Death toll in Europe from storm rises to 8
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The death toll from a storm that battered Spain, Portugal and France rose to eight on Saturday as the region braced for more violent winds and heavy rain.
A 32-year-old South Korean woman died Saturday, a day after being struck on the head by falling debris from a building in central Madrid, the Madrid region's interior minister said.
The building had passed an inspection in 2015 "but weather like this, with heavy rain and wind, causes these fateful cases," Enrique Lopez told reporters.
A man died Saturday after his car was swept away by a swollen river near the town of Huescar in the southern province of Granada, the regional government of Andalusia said in a statement.
Emergency services in Andalusia said a 68-year-old Dutch man who went missing while windsurfing in rough weather in Huelva province Friday had drowned.
Those three deaths bring to eight to the number of fatalities from the storm that has battered Spain, Portugal and southern France overnight Thursday to Friday.
Storm Elsa flooded rivers, brought down power lines and disrupted rail and air travel across the region.
Six of the deaths have been in Spain and two in Portugal, where the extreme weather interrupted train services Saturday between the capital Lisbon and the second city Porto due to flooding on the rail tracks.
- Fresh storm arriving -
As a weakened Storm Elsa moved over Britain, the authorities in France, Portugal and Spain all warned of a fresh threat.
Storm Fabien has already brought winds of 170 kilometres (105 miles) per hour in Galicia in northwestern Spain, forcing the cancellation of 14 flights according to Spanish airport operator Aena.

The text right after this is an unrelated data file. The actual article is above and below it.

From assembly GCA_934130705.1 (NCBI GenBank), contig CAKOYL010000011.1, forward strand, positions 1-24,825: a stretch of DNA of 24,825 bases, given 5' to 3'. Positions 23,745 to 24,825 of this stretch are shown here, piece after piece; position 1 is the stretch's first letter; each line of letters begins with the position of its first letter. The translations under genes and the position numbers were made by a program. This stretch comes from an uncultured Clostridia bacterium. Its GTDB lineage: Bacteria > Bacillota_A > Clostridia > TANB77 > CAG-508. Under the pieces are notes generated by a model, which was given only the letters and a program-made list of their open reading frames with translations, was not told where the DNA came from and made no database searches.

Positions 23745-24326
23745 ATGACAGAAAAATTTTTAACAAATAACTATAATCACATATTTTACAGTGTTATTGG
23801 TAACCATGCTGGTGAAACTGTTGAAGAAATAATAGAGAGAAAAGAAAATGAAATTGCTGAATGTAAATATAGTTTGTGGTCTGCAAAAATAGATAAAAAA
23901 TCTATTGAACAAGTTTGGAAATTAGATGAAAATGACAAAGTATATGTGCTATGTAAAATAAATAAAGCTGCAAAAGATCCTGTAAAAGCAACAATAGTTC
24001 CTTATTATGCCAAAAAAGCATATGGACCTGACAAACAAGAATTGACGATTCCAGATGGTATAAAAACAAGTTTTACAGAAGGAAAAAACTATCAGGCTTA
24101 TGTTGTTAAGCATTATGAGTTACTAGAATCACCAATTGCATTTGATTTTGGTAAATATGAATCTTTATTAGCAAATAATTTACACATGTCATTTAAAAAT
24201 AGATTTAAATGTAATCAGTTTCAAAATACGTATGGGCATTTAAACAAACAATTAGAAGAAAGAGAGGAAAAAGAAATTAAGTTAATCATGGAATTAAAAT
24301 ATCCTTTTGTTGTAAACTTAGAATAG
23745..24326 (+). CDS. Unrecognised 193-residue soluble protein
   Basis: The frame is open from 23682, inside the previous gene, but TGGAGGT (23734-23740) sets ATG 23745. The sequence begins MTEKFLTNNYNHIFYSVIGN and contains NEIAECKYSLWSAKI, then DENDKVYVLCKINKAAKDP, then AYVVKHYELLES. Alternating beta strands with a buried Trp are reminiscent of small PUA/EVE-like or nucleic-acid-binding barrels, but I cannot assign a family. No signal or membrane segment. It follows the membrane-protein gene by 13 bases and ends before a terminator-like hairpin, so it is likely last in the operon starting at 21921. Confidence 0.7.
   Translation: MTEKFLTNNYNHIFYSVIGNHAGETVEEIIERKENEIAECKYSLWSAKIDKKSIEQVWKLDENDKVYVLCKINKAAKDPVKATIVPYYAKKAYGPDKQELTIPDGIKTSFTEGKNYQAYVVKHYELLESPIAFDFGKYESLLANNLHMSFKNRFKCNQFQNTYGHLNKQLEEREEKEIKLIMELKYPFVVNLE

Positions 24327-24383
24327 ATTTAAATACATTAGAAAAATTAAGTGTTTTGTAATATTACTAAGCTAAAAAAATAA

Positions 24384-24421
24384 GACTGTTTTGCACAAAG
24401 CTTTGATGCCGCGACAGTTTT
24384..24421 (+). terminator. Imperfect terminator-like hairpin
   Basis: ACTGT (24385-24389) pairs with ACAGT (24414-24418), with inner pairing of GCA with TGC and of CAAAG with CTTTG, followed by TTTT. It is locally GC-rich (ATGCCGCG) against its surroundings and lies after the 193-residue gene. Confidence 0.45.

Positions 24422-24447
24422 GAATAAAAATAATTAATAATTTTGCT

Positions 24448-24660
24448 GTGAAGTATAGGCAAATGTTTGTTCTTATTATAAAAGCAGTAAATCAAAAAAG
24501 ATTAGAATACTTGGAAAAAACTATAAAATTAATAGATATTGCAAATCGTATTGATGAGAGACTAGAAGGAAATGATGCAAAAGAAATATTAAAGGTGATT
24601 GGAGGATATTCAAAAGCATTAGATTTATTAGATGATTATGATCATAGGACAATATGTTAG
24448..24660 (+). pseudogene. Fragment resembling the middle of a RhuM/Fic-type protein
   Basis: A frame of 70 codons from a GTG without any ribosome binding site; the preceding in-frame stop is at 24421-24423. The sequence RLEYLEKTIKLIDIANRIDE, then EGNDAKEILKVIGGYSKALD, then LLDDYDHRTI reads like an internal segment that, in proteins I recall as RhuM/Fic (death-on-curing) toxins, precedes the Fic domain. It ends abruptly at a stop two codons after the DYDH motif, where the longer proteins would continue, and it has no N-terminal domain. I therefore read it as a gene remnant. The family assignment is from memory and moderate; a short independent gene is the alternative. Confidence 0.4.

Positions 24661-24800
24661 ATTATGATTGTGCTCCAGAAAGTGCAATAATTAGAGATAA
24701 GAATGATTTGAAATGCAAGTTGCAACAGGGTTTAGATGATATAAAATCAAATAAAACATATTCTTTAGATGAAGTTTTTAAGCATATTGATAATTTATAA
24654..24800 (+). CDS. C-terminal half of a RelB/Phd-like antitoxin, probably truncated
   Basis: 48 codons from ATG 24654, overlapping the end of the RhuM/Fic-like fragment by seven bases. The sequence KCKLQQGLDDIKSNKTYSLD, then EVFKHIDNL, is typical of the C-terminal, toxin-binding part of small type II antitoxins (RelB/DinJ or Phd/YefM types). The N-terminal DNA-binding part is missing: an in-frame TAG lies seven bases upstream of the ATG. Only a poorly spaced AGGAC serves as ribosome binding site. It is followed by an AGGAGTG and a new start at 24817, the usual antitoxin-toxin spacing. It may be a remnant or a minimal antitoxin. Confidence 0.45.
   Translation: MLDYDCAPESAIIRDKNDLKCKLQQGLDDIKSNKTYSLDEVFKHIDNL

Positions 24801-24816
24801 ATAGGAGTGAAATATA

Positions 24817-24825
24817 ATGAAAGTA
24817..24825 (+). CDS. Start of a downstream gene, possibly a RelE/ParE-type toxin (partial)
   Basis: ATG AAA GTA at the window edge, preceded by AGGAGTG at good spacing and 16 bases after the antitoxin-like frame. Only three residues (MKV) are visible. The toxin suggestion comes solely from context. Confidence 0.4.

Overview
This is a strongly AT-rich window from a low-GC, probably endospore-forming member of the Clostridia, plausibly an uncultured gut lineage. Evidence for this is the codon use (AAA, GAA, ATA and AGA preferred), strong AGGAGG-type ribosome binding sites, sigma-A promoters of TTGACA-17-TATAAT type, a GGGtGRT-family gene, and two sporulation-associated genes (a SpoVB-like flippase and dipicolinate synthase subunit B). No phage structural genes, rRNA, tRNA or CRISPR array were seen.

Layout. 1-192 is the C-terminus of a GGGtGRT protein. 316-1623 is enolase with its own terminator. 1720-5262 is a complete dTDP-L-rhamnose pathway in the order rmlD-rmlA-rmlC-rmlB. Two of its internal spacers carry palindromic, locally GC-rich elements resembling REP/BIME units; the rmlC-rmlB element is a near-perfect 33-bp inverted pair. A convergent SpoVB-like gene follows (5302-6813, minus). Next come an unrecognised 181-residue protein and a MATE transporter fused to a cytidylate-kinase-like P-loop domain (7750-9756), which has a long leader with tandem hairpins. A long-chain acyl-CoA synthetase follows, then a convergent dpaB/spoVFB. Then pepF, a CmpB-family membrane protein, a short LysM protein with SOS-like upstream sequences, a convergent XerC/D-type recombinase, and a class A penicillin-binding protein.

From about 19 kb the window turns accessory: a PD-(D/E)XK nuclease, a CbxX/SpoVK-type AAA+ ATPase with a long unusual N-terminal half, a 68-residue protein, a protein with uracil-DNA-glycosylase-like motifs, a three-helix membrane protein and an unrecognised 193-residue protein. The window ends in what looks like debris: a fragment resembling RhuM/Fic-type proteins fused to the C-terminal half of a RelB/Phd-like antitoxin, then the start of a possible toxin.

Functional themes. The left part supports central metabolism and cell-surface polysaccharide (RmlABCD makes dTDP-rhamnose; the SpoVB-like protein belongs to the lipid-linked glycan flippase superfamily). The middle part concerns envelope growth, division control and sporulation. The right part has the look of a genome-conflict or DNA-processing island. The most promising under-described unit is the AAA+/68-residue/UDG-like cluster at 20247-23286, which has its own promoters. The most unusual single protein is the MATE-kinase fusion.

Another 13 flights were diverted from airports in Galicia to other parts of Spain or Portugal, it added.
Some 8,000 households in Galicia were without power due to damage caused to power lines by the wind, local officials said.
Spain's national weather office has put the entire coast of Galicia and the neighbouring region of Asturias on red alert on Saturday -- the highest in its four-scale alert scale -- due to strong winds and high waves.
Eight Madrid city parks remained shut Saturday because of the strong winds.
Parks and cemeteries were also closed in Bordeaux in southwestern France on Saturday while the Arlette Gruss circus, which had set up in a big tent in the city's main square, cancelled three performances.
France's weather office placed 14 regions in the southwest of the country on orange alert earlier Saturday, as the storm battered its Atlantic coast.
The winds were as high as 148 kph at Socoa, on the southwest Atlantic coast near the border with Spain. Even up on the northwest coast of Brittany, winds reached up to 120 kilometres per hour.
France's SNCF rail network cancelled services between Bordeaux, Toulouse and Hendaye services in the southwest because of the likelihood of winds blowing trees down on to the line.
Officials on the French Mediterranean island of Corsica have closed all the island's airports Sunday because of the approaching storm. Ferry services to the mainline have also been suspended.
And officials on the island closed the roads into Ajaccio to try to prevent anyone getting caught in flood waters.
Nearly 10,000 homes are still without power in the southeast Rhone-Alpes region after storms overnight Thursday to Friday.
© 2019 AFP